US FedEx Employee Discovers Largest Known Prime Number Containing a Staggering 23 Million Digits

By George Dvorsky on at

Using a computer powered by an off-the-shelf Intel Core i5-6600 processor, a FedEx employee from America has discovered the largest prime number known to humanity. At 23,249,425 digits long, it’s nearly a million digits longer than the previous record holder.

For those of you who failed or have long forgotten year 4 maths, a prime number is any number that can only be divided by 1 and itself (e.g. 2, 3, 5, 7, 11, 13, 17, 19, 23, 29, etc.). It’s a freaky quirk of the Universe that has captivated mathematicians for centuries, as their appearance in the roll call of all integers defies prediction (though biases have been detected in the distribution of consecutive primes). Finding prime numbers thus requires a bit of trial-and-error, patience, and a lot of computing power.

The new record-holding prime number, dubbed “M77232917,” was discovered by Jonathan Pace, a 51-year-old electrical engineer living in the US state of Tennessee on 26 December 2017. It was discovered as part of the Great Internet Mersenne Prime Search (GIMPS), a group that does exactly what its name implies. Mersenne primes—named after the 17th century French monk Marin Mersenne—are a rare class of primes that are one integer less than a number that’s been multiplied by itself, expressed as Mn=2n-1. In this case, the new prime was calculated by multiplying 77,232,917 by 77,232,917 and then subtracting one (277,232,917-1). The new prime is the 50th known Mersenne prime.

M77232917 contains 23,249,425 digits, which is practically impossible for the human brain to comprehend. You can download a zip file of the number here, which busts open into a simple text file nearly 24 MB in size. Here’s an itsy-bitsy, teeny-tiny glimpse of the first few digits of the number:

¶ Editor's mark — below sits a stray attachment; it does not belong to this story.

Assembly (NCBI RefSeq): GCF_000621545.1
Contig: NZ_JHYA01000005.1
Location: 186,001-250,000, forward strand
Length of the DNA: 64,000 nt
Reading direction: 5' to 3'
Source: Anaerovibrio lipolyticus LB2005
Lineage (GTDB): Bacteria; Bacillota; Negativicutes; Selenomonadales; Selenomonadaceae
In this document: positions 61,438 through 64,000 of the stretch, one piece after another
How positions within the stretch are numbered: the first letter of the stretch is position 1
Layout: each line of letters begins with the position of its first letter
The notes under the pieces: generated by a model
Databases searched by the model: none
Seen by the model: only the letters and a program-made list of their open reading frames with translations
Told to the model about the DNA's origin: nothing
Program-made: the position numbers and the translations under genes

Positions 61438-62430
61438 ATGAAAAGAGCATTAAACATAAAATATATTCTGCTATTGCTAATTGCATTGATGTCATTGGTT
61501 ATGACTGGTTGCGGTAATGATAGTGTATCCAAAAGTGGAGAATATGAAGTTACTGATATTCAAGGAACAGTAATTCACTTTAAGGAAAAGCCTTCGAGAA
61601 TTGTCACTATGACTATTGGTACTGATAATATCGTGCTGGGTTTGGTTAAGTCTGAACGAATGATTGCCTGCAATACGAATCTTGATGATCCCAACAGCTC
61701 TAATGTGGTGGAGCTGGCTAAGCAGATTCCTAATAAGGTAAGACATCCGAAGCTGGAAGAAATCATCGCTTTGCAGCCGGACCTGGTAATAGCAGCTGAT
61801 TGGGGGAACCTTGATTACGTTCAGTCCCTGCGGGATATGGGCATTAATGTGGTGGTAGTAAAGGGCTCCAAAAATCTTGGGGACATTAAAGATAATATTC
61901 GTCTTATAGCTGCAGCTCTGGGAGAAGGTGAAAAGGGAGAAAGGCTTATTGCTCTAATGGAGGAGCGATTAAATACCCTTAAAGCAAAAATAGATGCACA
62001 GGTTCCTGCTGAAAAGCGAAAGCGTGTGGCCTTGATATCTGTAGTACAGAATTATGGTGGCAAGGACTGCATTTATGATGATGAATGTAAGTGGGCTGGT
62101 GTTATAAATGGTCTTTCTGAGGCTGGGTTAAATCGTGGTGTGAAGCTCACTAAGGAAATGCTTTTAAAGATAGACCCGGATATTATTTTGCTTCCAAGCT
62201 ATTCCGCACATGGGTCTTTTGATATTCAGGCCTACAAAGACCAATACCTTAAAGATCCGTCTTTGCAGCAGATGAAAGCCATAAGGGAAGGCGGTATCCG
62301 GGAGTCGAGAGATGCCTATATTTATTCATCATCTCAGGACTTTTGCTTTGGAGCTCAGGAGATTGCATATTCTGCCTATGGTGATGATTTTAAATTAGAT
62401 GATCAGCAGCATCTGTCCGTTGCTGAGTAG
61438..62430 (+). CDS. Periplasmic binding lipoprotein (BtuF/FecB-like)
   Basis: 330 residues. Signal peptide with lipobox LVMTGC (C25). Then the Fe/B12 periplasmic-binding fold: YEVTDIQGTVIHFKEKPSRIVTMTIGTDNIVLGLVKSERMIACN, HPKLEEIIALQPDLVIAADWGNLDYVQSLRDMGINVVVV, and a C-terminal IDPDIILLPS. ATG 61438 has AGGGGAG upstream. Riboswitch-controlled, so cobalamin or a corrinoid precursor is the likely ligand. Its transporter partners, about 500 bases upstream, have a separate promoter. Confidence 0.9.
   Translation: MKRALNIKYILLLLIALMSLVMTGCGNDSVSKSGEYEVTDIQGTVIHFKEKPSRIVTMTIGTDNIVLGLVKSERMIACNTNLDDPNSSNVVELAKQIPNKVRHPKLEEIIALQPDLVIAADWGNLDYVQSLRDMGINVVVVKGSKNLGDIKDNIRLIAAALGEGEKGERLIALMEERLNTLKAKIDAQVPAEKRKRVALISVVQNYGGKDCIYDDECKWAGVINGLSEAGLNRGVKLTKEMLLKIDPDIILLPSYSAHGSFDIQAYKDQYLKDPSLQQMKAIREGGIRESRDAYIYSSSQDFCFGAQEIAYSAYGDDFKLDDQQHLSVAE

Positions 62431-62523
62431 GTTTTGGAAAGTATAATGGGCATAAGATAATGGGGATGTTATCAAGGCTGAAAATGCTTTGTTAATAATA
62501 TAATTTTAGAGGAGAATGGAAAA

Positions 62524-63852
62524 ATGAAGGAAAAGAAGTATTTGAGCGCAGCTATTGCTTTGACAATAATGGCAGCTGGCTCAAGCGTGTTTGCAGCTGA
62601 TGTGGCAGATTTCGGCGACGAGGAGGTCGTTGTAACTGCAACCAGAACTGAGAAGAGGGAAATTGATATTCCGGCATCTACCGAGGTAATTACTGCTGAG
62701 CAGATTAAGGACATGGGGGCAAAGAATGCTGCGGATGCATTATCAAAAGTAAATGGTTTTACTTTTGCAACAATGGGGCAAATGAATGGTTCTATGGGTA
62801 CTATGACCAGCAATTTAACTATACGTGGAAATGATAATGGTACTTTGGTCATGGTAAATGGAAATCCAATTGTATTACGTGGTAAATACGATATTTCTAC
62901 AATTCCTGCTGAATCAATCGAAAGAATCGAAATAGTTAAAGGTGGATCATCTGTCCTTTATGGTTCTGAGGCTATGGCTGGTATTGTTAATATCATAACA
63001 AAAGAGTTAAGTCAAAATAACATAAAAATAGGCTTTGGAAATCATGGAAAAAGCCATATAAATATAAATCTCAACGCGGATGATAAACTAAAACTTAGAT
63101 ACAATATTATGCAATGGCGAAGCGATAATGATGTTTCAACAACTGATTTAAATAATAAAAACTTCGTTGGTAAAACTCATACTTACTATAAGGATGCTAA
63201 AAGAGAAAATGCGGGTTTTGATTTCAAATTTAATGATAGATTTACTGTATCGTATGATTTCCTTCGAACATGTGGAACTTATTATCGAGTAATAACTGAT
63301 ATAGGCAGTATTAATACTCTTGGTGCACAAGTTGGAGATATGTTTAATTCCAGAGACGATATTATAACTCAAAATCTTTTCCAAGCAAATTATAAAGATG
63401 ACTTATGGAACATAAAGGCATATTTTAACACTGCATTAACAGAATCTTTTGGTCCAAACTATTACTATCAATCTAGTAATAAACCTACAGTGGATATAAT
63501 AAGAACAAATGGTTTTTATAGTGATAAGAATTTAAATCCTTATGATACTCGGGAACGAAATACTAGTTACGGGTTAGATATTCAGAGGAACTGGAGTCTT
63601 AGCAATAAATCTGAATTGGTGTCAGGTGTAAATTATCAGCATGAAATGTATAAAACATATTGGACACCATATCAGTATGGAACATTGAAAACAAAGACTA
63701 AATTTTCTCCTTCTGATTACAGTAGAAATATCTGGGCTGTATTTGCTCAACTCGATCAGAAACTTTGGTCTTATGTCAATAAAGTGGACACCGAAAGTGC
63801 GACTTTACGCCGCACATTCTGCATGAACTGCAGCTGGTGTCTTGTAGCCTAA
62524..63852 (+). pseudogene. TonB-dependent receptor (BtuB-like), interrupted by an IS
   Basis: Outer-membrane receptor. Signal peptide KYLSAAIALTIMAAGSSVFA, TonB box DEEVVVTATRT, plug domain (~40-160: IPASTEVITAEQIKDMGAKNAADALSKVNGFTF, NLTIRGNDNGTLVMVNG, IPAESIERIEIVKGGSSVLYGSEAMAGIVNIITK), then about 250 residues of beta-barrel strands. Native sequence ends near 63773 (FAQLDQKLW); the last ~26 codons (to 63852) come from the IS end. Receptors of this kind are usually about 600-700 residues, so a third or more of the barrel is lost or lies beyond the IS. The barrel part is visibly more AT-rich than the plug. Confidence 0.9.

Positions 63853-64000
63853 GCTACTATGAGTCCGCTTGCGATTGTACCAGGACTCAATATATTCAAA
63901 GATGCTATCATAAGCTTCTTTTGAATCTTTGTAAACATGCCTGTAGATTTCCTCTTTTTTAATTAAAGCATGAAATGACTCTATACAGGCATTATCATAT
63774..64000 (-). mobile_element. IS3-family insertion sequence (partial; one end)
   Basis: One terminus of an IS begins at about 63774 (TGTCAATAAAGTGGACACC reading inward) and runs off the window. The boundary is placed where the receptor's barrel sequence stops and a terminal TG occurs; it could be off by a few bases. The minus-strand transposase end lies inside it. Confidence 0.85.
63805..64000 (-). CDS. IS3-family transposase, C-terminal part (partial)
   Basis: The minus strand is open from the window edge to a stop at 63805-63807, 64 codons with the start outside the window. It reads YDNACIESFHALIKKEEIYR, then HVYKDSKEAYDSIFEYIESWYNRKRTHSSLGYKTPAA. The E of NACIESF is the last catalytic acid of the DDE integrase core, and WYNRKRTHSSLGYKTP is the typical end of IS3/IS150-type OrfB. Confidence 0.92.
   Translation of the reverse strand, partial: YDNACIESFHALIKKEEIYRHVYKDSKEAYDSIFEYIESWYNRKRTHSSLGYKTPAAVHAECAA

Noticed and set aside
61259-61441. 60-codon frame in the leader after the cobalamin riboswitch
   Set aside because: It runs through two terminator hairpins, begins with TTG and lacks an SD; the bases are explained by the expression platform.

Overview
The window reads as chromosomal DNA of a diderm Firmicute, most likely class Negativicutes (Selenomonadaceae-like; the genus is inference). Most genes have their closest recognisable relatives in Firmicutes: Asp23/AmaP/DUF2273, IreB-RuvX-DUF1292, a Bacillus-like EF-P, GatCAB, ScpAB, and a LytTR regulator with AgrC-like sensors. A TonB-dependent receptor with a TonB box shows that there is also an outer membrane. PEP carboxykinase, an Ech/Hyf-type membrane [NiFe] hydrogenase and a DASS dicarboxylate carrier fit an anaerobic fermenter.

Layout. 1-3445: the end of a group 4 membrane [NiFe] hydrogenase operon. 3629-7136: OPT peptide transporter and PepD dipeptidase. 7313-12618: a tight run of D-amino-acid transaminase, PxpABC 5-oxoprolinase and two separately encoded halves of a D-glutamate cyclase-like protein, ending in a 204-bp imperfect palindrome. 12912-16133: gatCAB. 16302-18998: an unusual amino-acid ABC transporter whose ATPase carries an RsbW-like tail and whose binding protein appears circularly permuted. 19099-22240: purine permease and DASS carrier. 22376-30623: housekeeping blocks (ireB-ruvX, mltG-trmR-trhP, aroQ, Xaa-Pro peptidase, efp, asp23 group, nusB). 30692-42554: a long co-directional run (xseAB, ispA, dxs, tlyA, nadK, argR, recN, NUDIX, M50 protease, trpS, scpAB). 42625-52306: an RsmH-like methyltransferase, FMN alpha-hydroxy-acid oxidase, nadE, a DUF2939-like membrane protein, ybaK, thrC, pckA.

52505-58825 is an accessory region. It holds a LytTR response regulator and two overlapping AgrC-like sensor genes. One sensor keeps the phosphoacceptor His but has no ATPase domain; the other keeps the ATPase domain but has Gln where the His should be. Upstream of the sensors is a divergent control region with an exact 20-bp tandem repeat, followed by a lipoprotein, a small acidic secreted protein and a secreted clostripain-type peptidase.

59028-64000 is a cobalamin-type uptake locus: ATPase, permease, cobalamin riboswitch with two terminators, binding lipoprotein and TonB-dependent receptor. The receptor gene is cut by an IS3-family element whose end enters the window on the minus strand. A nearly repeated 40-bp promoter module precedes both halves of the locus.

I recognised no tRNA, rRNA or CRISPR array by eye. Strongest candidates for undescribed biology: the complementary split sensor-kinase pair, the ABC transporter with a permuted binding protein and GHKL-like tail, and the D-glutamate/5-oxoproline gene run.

You get the point.

According to GIMP, that’s big enough to fill an entire shelf of books totalling 9,000 pages. Or put another way, “If every second you were to write five digits to an inch then 54 days later you’d have a number stretching over 73 miles (118 km)—almost 3 miles (5 km) longer than the previous record prime,” writes GIMP.

Pace, a long-time maths enthusiast and a current employee at FedEx, does charity work as a SysAdmin, running Prime95 on all his PCs and servers; Pace is one of thousands of volunteers who are using free GIMPS software in the effort to continually find larger and larger prime numbers. The PC that Pace used to find the prime number required six straight days of computation on a quad-core Intel i5-6600 CPU to verify it.

Indeed, the discovery of new primes is no small task; every candidate prime must go through the time-consuming and rigourous process of being cut-up by any potential divisors. Once a candidate prime is discovered, it has to be verified by outside sources. In this case, the prime was independently verified by four different programs running on different hardware configurations:

  • Aaron Blosser verified it using Prime95 on an Intel Xeon server in 37 hours.
  • David Stanfill verified it using gpuOwL on an AMD RX Vega 64 GPU in 34 hours
  • Andreas Höglund verified the prime using CUDALucas running on NVidia Titan Black GPU in 73 hours
  • Ernst Mayer also verified it using his own program Mlucas on 32-core Xeon server in 82 hours. Andreas Höglund also confirmed using Mlucas running on an Amazon AWS instance in 65 hours.

The quest to find more prime numbers may seem frivolous, but they hold practical applications as well, such as the generation of public key cryptography algorithms, hash tables, and as random number generators. Further work into primes could also tell us a bit more about mathematics and why it’s so damned good at describing the universe. And as Carl Sagan speculated in Cosmos, transmitting streams of consecutive primes could also be used as a way of saying “hello” to an alien civilisation.

As exciting as this discovery is, the Holy Grail of primes is yet to be found: a prime number containing 100 million digits. The first person to find this elusive number will be awarded $150,000 (about £111,000) by the Electronic Frontier Foundation. Good luck! [Mersenne]

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